Friedman's words:

When did the Soviet Union collapse? When did reform take off in Iran? When did the Oslo peace process begin? When did economic reform become a hot topic in the Arab world? In the late 1980's and early 1990's. And what was also happening then? Oil prices were collapsing. . . . It's no accident that the 1990's was the decade of falling oil prices and falling walls.

If President Bush made energy independence his moon shot, he would dry up revenue for terrorism; force Iran, Russia, Venezuela and Saudi Arabia to take the path of reform - which they will never do with $45-a-barrel oil - strengthen the dollar; and improve his own standing in Europe, by doing something huge to reduce global warming. He would also create a magnet to inspire young people to contribute to the war on terrorism and America's future by becoming scientists, engineers and mathematicians. "This is not just a win-win," said the Johns Hopkins foreign policy expert Michael Mandelbaum. "This is a win-win-win-win-win."

I don't care if the President is a Republican or a Democrat: put that initiative forward, and I'm on board.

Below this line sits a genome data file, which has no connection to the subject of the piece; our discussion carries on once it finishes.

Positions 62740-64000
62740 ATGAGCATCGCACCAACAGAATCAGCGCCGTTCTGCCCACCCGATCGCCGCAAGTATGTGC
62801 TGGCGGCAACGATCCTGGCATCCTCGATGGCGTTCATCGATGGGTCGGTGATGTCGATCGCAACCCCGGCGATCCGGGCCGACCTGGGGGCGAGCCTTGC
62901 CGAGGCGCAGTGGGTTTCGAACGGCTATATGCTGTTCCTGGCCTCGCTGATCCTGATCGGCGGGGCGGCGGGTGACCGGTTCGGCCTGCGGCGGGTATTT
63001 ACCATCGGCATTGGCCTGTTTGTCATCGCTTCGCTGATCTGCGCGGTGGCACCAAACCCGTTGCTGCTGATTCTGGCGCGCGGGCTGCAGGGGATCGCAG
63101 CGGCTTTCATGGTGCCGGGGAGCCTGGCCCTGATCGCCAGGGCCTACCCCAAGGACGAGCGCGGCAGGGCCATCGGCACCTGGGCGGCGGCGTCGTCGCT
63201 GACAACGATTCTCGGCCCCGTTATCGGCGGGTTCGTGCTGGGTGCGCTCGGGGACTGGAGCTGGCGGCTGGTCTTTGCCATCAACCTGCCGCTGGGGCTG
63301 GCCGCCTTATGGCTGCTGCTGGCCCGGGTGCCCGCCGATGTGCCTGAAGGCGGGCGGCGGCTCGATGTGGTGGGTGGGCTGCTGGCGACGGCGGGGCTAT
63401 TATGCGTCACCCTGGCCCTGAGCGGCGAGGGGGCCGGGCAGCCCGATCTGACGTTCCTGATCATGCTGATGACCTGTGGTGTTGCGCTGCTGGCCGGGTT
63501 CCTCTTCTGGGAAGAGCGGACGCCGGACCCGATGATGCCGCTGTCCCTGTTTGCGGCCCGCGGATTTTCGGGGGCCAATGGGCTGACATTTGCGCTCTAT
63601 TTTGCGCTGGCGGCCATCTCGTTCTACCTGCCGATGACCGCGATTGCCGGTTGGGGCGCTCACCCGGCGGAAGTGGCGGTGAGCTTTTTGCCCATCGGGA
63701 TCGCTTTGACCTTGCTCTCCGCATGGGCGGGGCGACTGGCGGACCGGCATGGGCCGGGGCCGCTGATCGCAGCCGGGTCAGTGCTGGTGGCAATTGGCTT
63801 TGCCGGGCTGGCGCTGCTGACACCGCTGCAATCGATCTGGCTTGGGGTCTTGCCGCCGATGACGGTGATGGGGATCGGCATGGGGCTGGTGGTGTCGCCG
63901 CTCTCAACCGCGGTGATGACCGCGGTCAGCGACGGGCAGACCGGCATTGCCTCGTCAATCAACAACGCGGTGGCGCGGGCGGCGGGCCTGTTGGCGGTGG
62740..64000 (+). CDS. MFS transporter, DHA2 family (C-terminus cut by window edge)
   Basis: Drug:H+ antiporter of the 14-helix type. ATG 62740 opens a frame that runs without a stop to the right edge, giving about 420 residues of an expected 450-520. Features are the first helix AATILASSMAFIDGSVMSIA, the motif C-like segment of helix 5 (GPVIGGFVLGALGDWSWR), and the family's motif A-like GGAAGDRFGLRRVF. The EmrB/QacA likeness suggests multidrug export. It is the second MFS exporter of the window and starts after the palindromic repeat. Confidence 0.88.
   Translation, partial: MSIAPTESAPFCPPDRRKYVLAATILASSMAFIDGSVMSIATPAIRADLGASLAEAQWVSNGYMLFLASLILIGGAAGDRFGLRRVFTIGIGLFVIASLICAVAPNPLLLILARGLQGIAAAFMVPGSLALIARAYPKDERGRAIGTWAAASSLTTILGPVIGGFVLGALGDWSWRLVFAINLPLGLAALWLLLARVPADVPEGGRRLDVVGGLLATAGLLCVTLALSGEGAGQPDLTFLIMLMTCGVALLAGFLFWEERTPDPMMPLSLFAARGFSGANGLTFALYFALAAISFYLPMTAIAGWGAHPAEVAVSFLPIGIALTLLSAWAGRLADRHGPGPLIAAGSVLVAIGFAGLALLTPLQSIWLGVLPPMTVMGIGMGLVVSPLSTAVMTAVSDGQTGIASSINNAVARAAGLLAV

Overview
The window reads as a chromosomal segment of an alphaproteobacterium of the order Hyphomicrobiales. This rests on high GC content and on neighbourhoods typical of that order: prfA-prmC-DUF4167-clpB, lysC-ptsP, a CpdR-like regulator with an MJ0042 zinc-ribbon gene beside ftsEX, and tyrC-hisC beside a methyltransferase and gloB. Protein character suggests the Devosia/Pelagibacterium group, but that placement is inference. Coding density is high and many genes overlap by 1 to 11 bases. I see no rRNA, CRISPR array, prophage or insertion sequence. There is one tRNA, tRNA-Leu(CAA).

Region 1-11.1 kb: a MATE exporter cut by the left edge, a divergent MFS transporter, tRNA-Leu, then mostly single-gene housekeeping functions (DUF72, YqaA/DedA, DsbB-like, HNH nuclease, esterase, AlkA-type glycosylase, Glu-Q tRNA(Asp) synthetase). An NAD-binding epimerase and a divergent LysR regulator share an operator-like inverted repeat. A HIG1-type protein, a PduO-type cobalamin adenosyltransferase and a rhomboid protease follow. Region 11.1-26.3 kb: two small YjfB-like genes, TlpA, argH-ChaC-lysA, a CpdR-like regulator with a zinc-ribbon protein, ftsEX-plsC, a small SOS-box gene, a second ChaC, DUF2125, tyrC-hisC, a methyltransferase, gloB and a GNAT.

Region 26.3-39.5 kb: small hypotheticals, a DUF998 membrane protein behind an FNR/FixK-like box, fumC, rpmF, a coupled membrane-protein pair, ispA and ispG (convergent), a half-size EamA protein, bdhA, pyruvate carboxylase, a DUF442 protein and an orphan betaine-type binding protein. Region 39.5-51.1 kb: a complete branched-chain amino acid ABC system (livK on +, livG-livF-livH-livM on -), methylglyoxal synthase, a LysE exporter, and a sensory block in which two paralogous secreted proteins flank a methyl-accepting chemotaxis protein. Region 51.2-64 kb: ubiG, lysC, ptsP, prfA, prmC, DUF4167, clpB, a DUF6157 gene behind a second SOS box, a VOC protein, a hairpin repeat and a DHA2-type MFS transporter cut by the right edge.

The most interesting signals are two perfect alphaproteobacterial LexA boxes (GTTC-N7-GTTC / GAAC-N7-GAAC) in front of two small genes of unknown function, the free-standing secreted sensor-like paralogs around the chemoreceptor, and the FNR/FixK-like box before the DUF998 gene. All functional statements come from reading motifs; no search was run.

Thursday, December 02, 2004

A bad essay, but a good point

The text that follows is the "professional essay" that I sent off as part of my application for an internship with the Detroit Free Press. I don't know that it really does what they asked me to do--describe my journalistic experience, my journalistic influences, my journalistic plans and goals, and I don't, in all truth, really have any of those--but I did get to talk a little about books, and public book writing. So it wasn't entirely a waste of time. Thus, here it is:

Literature and journalism were once inseparable. Alexandre Dumas and Charles Dickens published their novels as serials, with readers following from cliffhanger to cliffhanger in the Paris and London papers of their day. Decades before he won the Nobel Prize, Ernest Hemingway served an apprenticeship at the Kansas City Star. Before the Second World War, news writing was considered an essential part of a novelist’s training. Today, the presence of journalists such as Bob Woodward and Seymour Hersh on the nonfiction besteller lists belies the deep divisions that have emerged between those who write to inform and those who write for art.

As with all estrangements, there is blame enough to go around. The universities play their part. English and journalism are taught in separate departments, often in different colleges altogether. (At my alma mater, Michigan State, English was in the College of Arts & Letters, while journalism was in the College of Communication Arts and Sciences.) Literary writers bemoan the grade school reading level of the average newspaper. Journalists scoff at contemporary novels that are not only overblown, but often intentionally obscure.